I ate street food and meals sat on tiny stall for most of my trip. Most of the time, I’m unable to contain my curiosity for local foods as I always want to try new things and flavours. I never had a problem with food except that one time in Chiang Mai… But then again, I’ve believe that my stomach has developed resistance to anything after so many months in India and Asia.
Cost of travel in Myanmar
- Bad news – Myanmar is a lot more expensive than the rest of Southeast Asia because it’s a country that is still being built which means that the infrastructure, as well as accommodations and services, are still a step behind in comparison to its neighbouring countries.
- Accommodation costs: A dorm bed will set you back around $20-$30 a night. You can get a basic private room with en-suite from around $35 for a single bed. Popular ‘package tourist’ destinations like Ngapali beach can cost as much as $100 a night for a 2-star hotel (though there are a couple of hostels there too). On the plus side, you usually get a free breakfast (filter coffee and toast) with your accommodation.
As you might have noticed I stayed at Ostello Bello in most of my stops. It’s a clean, friendly chain that offers good standard dorms and lots of activities and the social scene – I met lots of my now friends at the various Ostello Bello I stayed at.
- Food costs – street food is most affordable – around $1-$2 for a plate of something basic. Local restaurants costs around $2-$4 a meal. Anything remotely westerns (air-conditioning or featuring something like pizza) and you’re into the $7-$12 bracket.
- Drinks – bottled water is well priced, under 50 cents a litre. Beer is also cheap at a couple of dollars per bottle.
Myanmar has that weirdest half-hour difference to its time zone so it’s 6 and a half hours ahead of GMT.
The plug sockets of Myanmar should be the gold standard – you’ll find most sockets have multiple adaptors for European and North American 2-pin plugs as well as my very own British three-pin. I travel with the Apple World Travel adaptor pack, which makes life even easier.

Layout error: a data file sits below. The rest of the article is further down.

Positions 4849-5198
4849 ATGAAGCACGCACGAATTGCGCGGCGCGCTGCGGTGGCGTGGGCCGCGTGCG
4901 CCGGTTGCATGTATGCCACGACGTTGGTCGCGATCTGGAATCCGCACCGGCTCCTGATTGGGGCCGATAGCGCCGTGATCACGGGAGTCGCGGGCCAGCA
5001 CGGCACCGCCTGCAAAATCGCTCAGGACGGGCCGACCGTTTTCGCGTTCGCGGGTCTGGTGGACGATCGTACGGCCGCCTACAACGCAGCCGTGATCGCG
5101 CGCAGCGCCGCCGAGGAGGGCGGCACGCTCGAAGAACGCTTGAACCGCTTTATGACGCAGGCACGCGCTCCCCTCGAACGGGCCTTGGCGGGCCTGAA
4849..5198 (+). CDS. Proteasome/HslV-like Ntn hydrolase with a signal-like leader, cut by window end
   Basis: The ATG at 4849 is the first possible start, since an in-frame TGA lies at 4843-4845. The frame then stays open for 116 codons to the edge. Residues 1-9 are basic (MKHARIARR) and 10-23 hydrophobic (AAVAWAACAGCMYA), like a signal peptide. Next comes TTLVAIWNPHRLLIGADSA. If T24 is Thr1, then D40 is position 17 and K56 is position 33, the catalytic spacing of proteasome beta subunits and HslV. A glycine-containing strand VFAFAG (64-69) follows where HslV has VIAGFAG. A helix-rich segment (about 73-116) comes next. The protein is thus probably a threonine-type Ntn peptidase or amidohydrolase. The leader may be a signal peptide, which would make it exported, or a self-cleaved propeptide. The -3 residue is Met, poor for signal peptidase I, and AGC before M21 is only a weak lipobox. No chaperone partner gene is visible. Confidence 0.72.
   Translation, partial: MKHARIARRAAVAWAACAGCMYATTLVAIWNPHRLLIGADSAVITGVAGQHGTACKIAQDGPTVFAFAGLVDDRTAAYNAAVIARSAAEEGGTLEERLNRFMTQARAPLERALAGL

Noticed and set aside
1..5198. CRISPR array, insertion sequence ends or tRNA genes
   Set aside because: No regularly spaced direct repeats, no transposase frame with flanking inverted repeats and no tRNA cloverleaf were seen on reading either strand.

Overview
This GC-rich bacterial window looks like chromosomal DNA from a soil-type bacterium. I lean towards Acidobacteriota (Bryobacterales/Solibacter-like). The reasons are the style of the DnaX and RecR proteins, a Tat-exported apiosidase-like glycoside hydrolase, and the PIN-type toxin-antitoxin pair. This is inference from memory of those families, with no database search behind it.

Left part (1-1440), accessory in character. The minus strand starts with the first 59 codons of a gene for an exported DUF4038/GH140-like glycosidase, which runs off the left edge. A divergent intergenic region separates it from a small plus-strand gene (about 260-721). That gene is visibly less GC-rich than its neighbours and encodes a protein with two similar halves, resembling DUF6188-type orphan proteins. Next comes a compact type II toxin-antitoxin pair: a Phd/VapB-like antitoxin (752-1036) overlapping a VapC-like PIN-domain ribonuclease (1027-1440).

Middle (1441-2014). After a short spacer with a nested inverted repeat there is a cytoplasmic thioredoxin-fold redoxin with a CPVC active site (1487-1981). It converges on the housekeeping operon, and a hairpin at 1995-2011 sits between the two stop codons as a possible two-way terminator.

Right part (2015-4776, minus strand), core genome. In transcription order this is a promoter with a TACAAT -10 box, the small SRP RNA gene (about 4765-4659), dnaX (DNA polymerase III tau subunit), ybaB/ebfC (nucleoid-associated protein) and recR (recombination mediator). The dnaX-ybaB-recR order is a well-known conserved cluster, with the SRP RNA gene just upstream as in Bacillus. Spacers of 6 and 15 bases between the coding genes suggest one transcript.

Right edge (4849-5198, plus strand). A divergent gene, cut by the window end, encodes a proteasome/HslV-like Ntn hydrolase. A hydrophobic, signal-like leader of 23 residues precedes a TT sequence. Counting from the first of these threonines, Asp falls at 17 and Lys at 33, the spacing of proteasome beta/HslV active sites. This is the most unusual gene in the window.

Suitcase or Backpack?
You’ll be better travel with a backpack than a suitcase – I actually think this wherever you are travelling too since crowded public transports, stairs, delays and all things in between can slow you down a lot. And if you need tips for packing you bag, read this.
Like most of my friends who visited Cuba, I feel like telling you what they keep telling me: Go Now. Or using Bernard Shaw’s words “I dislike feeling at home when I am abroad” and this means the big chains, the westernisation of Asia, the 7/11 and McDonalds of the world. Myanmar still feels authentic and genuine, but as I’ve already seen in many other parts of the world, it won’t be long before it changes and adapt to much to the tourists needs and wishes.
So, don’t delay and get to see it before tourism, technology and international chains change the true face of this incredible country!
Top 10 Things to do in Myanmar:
1 – Shwedagon Pagoda in Yangon
2 – Get lost in the streets of downtown Yangon
3 – Circle line train in Yangon
4- Ngpali Beach
5 – Inle lake
6 – sunrise in Bagan
7- U Pein Bridge at sunset
8- visit Mingun
9 – Mandalay Hill
10- talk to the locals
And that’s it – my extra-long article with a Myanmar itinerary and 10 top things to do is over. I think I should have wrote an ebook instead or at least split in a few articles. But hey, here it is and I hope you’ll find it helpful.
Have you been to Myanmar? Any extra tips you want to share – let me know in the comments below and share or pin add links social.
Note: there are affiliate links in this Myanmar itinerary post. If you book through them, I get a tiny % of your purchase which I invest to maintain this blog – there is no catch or added cost for you whatsoever.